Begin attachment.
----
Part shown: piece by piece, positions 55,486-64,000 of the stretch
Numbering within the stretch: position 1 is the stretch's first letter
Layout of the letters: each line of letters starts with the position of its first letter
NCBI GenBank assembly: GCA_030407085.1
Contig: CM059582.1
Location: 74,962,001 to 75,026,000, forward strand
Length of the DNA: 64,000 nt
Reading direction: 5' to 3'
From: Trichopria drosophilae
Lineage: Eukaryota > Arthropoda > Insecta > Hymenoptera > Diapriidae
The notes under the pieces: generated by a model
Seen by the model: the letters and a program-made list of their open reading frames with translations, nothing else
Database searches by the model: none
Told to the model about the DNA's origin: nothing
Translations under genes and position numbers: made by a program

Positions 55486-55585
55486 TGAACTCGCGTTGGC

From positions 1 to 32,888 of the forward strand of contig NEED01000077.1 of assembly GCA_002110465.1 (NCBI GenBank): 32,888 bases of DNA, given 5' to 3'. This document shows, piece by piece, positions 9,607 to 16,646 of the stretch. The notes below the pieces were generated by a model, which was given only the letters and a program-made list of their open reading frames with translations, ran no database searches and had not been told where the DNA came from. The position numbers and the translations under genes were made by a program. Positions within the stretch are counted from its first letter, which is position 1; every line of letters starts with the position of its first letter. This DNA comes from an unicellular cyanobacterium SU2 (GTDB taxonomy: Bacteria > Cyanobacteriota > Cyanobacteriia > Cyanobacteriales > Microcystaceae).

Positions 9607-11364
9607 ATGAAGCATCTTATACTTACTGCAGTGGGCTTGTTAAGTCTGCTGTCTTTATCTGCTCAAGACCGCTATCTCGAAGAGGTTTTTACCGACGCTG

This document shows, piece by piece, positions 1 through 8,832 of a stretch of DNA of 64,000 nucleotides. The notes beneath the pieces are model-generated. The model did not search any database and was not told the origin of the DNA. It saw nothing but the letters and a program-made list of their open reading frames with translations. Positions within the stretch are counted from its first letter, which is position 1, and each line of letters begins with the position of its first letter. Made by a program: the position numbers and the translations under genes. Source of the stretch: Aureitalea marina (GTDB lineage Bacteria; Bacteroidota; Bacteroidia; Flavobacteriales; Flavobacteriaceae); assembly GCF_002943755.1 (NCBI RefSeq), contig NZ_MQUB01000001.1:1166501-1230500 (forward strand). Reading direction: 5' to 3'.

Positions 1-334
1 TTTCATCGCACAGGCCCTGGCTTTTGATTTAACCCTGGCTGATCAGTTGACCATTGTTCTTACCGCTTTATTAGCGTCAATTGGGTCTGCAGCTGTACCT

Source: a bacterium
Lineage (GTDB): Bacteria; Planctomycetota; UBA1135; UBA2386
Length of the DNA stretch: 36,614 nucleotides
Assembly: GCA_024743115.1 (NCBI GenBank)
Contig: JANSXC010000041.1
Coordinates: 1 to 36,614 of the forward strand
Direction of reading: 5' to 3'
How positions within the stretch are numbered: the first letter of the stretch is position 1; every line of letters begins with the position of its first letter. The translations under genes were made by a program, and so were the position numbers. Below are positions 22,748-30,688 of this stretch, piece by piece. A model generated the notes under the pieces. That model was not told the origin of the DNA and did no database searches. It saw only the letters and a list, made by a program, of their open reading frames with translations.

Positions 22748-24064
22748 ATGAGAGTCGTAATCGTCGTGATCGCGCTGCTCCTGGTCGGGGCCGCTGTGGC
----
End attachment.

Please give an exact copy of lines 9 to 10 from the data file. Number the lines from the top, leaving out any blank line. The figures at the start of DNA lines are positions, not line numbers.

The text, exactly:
From: Trichopria drosophilae
Lineage: Eukaryota > Arthropoda > Insecta > Hymenoptera > Diapriidae